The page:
# Revision history [back]

The syntax f(x) = x^2 defines a callable symbolic expression f. Callable symbolic expressions are limited in the type of arguments they can take; in particular they cannot take functions as arguments.

But you can define an ordinary Python function instead:

def error(function1, function2, xmin, xmax):
x = var('x')
return N(integrate(abs(function1(x)-function2(x)),x,xmin,xmax))


and then:

sage: nsin(x)=x-x^3/factorial(3)+x^5/factorial(5)
sage: point2d((k, error(nsin,sin,-k,k)) for k in range(-5, 5))


In the error function I defined the local variable x to be the symbolic variable named x, to avoid relying on the assumption that the variable x has already been defined that way elsewhere. It is defined that way by default in a fresh SageMath session, but it's not uncommon to re-define x, and we should allow that without breaking our function.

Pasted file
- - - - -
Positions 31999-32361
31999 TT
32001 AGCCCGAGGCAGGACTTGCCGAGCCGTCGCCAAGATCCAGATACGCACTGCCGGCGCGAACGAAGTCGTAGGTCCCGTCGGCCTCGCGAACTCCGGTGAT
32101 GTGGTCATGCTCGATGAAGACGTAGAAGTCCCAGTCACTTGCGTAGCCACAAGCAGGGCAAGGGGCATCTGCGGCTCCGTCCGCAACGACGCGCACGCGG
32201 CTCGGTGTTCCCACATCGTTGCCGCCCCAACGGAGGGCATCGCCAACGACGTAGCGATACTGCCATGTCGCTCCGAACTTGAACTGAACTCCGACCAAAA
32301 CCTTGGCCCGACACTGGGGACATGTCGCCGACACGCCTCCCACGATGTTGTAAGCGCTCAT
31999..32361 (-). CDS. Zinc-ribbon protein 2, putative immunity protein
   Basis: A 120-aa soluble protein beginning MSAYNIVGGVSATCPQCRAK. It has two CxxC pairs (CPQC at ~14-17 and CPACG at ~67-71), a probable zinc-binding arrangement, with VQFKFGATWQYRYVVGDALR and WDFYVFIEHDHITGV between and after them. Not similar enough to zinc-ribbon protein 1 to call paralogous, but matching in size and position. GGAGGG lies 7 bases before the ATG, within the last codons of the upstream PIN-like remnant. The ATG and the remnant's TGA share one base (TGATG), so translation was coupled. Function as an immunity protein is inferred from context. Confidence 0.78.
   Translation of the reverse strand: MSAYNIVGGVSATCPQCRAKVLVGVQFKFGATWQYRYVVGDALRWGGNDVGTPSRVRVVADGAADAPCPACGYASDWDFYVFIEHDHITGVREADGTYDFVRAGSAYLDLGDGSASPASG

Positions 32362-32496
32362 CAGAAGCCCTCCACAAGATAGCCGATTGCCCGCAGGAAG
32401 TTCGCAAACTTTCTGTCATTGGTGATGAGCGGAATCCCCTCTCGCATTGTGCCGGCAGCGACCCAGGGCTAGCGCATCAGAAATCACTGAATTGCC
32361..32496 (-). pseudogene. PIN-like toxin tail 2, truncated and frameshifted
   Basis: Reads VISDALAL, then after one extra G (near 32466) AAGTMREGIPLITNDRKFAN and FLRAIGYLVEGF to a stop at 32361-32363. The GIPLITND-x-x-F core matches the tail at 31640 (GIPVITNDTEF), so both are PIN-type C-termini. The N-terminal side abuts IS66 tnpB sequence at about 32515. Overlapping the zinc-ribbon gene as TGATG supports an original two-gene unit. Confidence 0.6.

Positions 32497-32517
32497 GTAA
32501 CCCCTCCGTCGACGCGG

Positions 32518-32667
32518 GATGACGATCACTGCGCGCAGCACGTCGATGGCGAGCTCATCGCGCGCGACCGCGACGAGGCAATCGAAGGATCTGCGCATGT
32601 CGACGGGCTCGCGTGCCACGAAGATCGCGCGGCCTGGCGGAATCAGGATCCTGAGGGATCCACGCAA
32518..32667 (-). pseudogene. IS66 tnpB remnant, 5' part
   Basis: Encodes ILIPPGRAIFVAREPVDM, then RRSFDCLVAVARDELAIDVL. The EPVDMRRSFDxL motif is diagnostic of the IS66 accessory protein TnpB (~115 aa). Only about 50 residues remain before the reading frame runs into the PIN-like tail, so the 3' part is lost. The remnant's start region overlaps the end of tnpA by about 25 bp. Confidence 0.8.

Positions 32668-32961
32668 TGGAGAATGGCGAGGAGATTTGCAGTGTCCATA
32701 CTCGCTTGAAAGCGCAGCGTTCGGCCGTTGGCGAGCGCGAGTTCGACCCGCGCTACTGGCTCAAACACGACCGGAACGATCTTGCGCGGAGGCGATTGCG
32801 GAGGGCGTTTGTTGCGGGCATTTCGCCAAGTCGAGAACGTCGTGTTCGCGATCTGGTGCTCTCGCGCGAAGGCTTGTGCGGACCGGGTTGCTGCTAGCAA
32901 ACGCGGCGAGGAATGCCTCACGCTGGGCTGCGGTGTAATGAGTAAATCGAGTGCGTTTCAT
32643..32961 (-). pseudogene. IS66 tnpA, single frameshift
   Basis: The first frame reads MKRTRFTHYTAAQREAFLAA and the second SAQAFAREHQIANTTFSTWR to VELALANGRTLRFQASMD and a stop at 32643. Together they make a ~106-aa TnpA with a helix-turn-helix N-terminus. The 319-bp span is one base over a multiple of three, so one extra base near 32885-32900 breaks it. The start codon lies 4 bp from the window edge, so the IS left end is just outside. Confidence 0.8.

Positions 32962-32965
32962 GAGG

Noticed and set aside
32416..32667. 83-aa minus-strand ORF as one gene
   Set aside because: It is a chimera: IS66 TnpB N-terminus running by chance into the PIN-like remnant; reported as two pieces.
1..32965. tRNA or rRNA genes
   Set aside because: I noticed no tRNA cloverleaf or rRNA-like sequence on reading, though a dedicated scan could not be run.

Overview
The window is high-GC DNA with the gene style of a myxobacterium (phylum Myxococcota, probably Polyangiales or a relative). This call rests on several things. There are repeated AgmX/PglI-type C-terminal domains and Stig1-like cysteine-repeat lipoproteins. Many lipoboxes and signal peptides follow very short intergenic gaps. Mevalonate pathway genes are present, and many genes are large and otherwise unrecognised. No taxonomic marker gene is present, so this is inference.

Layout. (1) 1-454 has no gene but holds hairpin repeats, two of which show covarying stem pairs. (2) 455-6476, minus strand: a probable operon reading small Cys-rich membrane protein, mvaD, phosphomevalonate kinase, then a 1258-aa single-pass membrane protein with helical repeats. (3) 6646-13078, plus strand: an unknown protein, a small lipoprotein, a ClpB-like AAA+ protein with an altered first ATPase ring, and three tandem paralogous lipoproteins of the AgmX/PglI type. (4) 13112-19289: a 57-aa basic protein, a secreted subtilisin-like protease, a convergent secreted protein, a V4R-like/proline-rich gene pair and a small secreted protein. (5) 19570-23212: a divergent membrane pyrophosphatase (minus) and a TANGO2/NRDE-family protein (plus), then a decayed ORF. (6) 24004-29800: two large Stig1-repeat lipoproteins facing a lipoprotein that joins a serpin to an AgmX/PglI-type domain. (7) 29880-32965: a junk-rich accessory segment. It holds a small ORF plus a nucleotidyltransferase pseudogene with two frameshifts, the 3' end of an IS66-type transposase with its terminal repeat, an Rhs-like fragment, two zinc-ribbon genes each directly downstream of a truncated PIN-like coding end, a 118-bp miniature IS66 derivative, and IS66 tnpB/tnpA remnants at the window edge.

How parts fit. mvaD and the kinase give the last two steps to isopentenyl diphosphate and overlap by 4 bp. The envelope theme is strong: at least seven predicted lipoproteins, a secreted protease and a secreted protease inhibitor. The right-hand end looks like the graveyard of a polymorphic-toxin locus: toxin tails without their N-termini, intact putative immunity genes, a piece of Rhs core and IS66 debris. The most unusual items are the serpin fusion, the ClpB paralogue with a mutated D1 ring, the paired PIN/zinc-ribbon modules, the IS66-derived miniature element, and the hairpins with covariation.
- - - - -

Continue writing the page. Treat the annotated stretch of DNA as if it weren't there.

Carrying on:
The syntax f(x) = x^2 defines a callable symbolic expression f. Callable symbolic expressions are limited in the type of arguments they can take; in particular they cannot take functions as arguments.

But you can define an ordinary Python function instead:

def error(function1, function2, xmin, xmax):
x = var('x')
return N(integrate(abs(function1(x)-function2(x)),x,xmin,xmax))


and then:

sage: nsin(x)=x-x^3/factorial(3)+x^5/factorial(5)
sage: point2d((k, error(nsin,sin,-k,k)) for k in range(-5, 5))


In the error function I defined the local variable x to be the symbolic variable named x, to avoid relying on the assumption that the variable x has already been defined that way elsewhere. It is defined that way by default in a fresh SageMath session, but it's not uncommon to re-define x, and we should allow that without breaking our function.

function. To solve the issue in a different way, you could also add x as a (third) parameter in the error function instead.